In the mid to late 1980’s Chevron built a very large campus style office complex in San Ramon, CA. The construction of the buildings was done in phases. Schnabel Foundation had me mobilize a pile driving crew at Chevron Park for a new contract. Our job wasn’t complicated. We would drive six inch steel H beams into the ground at seven foot centers along a long line. When the excavation commenced for the new building we would use three inch rough boards between the beams to hold the ground in place outside of the excavation limits. Chevron’s construction manager was responsible for marking all utilities, surveying the lines and grades, and providing adequate access to our work area. All contractors were required to attend weekly Chevron co-ordination meetings to avoid conflicts between contracts.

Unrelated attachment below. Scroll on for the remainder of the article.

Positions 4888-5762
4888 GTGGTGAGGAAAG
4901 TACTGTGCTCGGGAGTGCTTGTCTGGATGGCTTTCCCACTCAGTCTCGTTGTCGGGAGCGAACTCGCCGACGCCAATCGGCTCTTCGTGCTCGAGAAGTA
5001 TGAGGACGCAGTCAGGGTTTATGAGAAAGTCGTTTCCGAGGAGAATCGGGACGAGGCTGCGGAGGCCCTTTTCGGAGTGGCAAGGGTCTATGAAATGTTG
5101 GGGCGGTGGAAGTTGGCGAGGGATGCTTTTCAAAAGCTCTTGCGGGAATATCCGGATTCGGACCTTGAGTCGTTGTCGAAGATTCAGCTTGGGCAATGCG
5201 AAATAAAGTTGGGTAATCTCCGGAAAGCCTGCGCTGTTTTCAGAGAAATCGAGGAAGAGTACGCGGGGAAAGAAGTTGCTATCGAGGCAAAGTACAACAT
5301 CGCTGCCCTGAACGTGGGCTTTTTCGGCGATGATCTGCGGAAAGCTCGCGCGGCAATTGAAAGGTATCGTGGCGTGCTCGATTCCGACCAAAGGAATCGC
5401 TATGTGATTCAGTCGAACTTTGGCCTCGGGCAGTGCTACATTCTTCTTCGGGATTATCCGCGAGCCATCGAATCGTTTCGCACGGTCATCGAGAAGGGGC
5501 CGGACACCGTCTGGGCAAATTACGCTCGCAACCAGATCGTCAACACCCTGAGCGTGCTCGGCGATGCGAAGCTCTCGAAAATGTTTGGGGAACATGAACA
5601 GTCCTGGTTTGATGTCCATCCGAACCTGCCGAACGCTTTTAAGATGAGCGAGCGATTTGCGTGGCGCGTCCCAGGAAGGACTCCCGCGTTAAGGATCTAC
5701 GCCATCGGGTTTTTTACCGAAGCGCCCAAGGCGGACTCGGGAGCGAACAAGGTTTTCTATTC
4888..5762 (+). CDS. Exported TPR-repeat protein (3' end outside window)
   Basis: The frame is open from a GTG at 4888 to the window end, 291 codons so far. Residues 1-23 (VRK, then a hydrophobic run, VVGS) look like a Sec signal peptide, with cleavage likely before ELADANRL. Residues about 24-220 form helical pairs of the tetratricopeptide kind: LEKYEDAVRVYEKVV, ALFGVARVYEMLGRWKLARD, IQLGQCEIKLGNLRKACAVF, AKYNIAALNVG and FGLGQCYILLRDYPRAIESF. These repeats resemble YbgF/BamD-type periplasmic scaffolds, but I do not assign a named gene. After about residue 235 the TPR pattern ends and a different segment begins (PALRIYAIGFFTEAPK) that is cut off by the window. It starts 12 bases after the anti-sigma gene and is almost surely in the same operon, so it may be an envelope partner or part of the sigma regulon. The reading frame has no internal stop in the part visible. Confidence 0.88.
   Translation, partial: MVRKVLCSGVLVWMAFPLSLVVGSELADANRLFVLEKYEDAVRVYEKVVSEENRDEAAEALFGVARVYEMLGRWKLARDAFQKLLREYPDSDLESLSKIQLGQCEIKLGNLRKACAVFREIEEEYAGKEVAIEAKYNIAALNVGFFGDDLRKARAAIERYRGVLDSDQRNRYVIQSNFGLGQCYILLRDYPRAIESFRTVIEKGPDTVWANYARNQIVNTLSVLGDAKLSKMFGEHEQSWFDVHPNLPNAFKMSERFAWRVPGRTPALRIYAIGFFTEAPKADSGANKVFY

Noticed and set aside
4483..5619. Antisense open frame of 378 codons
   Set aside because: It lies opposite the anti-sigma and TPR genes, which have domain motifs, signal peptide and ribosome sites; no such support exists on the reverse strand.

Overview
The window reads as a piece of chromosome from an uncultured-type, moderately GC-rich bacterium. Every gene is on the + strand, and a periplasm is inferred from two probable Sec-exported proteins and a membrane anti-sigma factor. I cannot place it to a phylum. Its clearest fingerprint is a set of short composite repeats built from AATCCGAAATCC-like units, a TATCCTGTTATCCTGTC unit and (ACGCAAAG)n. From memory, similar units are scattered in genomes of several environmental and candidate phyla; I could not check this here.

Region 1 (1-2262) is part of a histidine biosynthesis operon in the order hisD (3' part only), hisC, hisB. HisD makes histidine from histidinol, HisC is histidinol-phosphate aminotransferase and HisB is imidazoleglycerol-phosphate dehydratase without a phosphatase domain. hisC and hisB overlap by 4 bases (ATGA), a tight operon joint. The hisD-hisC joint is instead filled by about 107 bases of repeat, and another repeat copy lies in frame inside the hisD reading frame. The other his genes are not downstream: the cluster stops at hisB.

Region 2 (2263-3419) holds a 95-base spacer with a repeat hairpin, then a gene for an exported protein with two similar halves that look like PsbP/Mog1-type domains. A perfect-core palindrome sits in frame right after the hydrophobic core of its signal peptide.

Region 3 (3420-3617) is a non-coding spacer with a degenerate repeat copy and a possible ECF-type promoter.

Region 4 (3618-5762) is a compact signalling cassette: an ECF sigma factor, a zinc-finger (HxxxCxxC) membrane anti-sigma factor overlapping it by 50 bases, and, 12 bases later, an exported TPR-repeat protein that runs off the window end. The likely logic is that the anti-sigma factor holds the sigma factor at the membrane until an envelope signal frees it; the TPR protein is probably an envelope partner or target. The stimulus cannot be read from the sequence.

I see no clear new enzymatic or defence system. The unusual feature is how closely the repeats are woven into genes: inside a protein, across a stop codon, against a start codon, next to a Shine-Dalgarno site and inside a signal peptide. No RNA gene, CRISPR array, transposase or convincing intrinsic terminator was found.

We mobilized all of our supplies and equipment on our first day. I checked the Chevron layout and staked each of our beam locations to avoid underground utilities. We used a 60 ton tracked crane with a fairly small pile hammer. The pile hammer sits on top of the beam. The weight of the hammer compresses diesel in a cylinder in the hammer when it is lowered onto the beam. When the cylinder fires from the compression, the hammer strikes the beam, and drives it into the ground. Pile driving is oily, greasy, and noisy. I frequently had to warn people observing our work about the oil and grease spatters soiling their clothes. About mid afternoon on our third day we were rocking and rolling down the line. We drove a beam and noticed a small spurt of water just before it hit bottom. Soon it was running pretty good, then it ran a lot of water to the surface. The beam hit a water line. We tested the water with our fingers. It was very cold. We shut down the rig and got Chevron to take a look. Come to find out, we had driven a beam through a sixteen inch chilled water line used to cool the servers and computers for Chevron’s international operations. It was pandemonium city while we dug out the line, pulled the beam out, and put a temporary repair on the one of a kind cooling water pipe. I never saw so many $800 dollar suits and patent leather shoes in my life.